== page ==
Published: Wed, January 09, 2019
Economy | By

Edmonton rally to support B.C. First Nation's anti-pipeline checkpoint

Edmonton rally to support B.C. First Nation's anti-pipeline checkpoint

The event is one of about 25 peaceful protests going on today across the nation in support of Wet'suwet'en land defenders in northern British Columbia who are now facing imminent removal from their own land by the RCMP, so that TransCanada/Coastal GasLink can construct a pipeline. She was released but the 13 other people arrested were taken to Prince George, he said.

The company says it has signed agreements with all First Nations along the route, but demonstrators argue Wet'suwet'en house chiefs, who are hereditary rather than elected, have not given consent.

The checkpoints are meant to restrict access to a construction site for TransCanada's $4.7-billion, 670-kilometre Coastal GasLink pipeline, which will deliver liquefied natural gas from Dawson Creek to a planned LNG Canada facility near Kitimat.

The checkpoint was one of two manned by members of the Wet'suwet'en First Nation.

"They have a charter bus, RV, and what seems to be a tactical vehicle", she said.

The second checkpoint was put in place three weeks ago by the Gidimt'en clan, and blocked the Morice River forest service road.

Shelagh Bell-Irving attended the protest in support of the First Nation blockade. They're also prohibited from threatening, intimidating or getting within 10 metres of anyone actively working on the project. It also facilitated a meeting between hereditary chiefs and representatives from Coastal GasLink.

There were no physical confrontations but angry words and hand gestures flew back and forth as at least a dozen Calgary police officers used their bodies and bicycles to separate the groups. When the discussions failed, RCMP moved in at around 3 p.m.

The RCMP says the zone remains in place and will be consistently re-assessed.


The chief thanked those who showed up at rallies to ask Canada to demand that the RCMP cease enforcing the court order.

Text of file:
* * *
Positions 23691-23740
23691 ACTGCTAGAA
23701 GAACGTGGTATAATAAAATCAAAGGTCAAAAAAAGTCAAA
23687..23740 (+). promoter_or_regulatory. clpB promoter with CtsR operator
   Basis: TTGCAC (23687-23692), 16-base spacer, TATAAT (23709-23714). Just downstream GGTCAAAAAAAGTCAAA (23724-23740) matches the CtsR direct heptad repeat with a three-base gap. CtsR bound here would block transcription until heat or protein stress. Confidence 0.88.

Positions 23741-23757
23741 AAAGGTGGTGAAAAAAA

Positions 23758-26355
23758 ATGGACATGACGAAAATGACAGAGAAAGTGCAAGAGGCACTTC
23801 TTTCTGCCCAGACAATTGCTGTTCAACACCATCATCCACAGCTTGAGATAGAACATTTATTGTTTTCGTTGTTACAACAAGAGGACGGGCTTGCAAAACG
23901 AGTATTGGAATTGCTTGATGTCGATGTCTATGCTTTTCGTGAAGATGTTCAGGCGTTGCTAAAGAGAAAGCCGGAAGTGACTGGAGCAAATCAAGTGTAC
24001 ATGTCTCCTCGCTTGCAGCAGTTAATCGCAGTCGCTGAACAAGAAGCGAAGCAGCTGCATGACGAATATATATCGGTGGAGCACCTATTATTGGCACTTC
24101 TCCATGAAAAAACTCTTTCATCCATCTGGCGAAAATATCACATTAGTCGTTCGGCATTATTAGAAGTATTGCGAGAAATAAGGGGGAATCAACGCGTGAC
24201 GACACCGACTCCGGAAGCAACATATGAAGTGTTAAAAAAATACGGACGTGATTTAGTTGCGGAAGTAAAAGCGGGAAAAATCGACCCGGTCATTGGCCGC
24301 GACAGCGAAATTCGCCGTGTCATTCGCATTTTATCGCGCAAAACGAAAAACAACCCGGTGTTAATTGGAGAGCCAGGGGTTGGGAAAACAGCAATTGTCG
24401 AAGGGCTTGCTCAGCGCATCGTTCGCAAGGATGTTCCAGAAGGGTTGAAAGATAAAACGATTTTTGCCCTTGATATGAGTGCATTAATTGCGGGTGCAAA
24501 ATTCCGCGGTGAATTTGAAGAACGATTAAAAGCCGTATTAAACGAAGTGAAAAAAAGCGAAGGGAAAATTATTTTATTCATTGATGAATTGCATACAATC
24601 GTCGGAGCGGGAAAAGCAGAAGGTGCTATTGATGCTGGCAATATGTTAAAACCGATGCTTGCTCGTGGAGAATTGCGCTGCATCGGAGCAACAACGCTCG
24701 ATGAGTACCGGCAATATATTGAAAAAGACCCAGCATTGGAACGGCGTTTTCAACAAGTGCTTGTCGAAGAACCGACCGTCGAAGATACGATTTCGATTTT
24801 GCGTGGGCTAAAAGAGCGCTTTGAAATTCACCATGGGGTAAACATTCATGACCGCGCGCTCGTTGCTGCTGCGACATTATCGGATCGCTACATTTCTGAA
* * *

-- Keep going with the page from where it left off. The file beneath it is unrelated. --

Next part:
In a video posted on the Wet'suwet'en Access Point Facebook page, Molly Wickham, spokesperson for Cas Yex house, which is part of the Gidimt'en clan, said, "We're doing everything that we can to make sure that we're going to be safe".

While members of another Wet'suwet'en house, the Unist'ot'en of the Gilseyhu clan, erected a camp and checkpoint in the area of the planned pipeline nearly seven years ago, Wickham said the Gidimt'en checkpoint is more recent.

Gidimt'en member Jen Wickham said hereditary chiefs had gathered near the site of the B.C. camp Tuesday and expected further RCMP action.

"It is unfortunate that the RCMP must take this step so that lawful access for this public bridge and road can be re-established", he said. "I don't want to dwell on the past, but you know, and I know, that previous governments and institutions spent years ignoring your communities and your concerns", Trudeau said.

In Vancouver, protesters marched from the provincial courthouse on Hornby Street to Victory Square on West Hastings, in support of the Wet'suwet'en First Nation.

"In planning for the enforcement of this injunction, police are taking the remote location of the Morice River Bridge into account and will be ensuring that enough police officers will be present in the area to keep the peace and ensure everyone's safety", the force said.

The protesters are angry about the RCMP's intervention in a blockade in northern British Columbia, enforcing an injunction from the B.C. Supreme Court. Canada Action aruges that the Coastal GasLink pipeline will help to reduce carbon emissions by allowing developing Asian countries to transition power production from coal to cleaner natural gas.

Rallies are planned in 30 cities in Canada and the US on Tuesday - including Vancouver, Victoria, Chilliwack, Lilooet, Nelson, Cortes Island and Prince George - in solidarity with the Wet'suwet'en.

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